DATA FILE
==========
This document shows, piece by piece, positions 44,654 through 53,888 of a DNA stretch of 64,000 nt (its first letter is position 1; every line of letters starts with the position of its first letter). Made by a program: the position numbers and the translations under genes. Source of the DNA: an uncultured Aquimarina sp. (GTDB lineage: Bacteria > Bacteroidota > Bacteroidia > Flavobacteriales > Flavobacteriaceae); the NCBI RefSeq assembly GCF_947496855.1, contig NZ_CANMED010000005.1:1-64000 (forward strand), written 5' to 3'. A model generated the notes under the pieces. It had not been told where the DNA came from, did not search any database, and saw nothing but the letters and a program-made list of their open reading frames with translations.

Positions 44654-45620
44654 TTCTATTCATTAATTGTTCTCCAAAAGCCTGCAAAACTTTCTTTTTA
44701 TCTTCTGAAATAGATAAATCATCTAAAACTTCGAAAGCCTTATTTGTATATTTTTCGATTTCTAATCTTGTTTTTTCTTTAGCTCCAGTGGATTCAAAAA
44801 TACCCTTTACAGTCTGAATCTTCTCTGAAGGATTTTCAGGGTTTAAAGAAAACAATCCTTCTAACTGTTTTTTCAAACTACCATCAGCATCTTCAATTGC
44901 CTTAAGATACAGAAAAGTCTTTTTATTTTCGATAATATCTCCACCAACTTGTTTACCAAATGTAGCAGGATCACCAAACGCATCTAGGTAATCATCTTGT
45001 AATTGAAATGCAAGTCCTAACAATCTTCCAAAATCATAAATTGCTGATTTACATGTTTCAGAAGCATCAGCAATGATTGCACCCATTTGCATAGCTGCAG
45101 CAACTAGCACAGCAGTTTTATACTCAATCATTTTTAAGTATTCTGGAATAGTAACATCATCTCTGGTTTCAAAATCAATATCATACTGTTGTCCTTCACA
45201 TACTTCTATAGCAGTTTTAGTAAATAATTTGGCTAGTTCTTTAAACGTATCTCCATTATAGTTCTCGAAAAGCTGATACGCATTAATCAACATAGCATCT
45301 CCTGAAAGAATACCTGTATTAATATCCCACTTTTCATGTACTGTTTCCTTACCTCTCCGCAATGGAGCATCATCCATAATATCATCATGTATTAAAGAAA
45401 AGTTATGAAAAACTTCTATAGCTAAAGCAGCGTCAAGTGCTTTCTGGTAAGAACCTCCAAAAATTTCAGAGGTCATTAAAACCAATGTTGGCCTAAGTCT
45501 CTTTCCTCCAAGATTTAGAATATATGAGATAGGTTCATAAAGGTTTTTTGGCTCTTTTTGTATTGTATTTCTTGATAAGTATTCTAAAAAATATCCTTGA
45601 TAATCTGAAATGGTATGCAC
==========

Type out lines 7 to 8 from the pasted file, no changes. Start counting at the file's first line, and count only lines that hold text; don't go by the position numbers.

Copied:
45001 AATTGAAATGCAAGTCCTAACAATCTTCCAAAATCATAAATTGCTGATTTACATGTTTCAGAAGCATCAGCAATGATTGCACCCATTTGCATAGCTGCAG
45101 CAACTAGCACAGCAGTTTTATACTCAATCATTTTTAAGTATTCTGGAATAGTAACATCATCTCTGGTTTCAAAATCAATATCATACTGTTGTCCTTCACA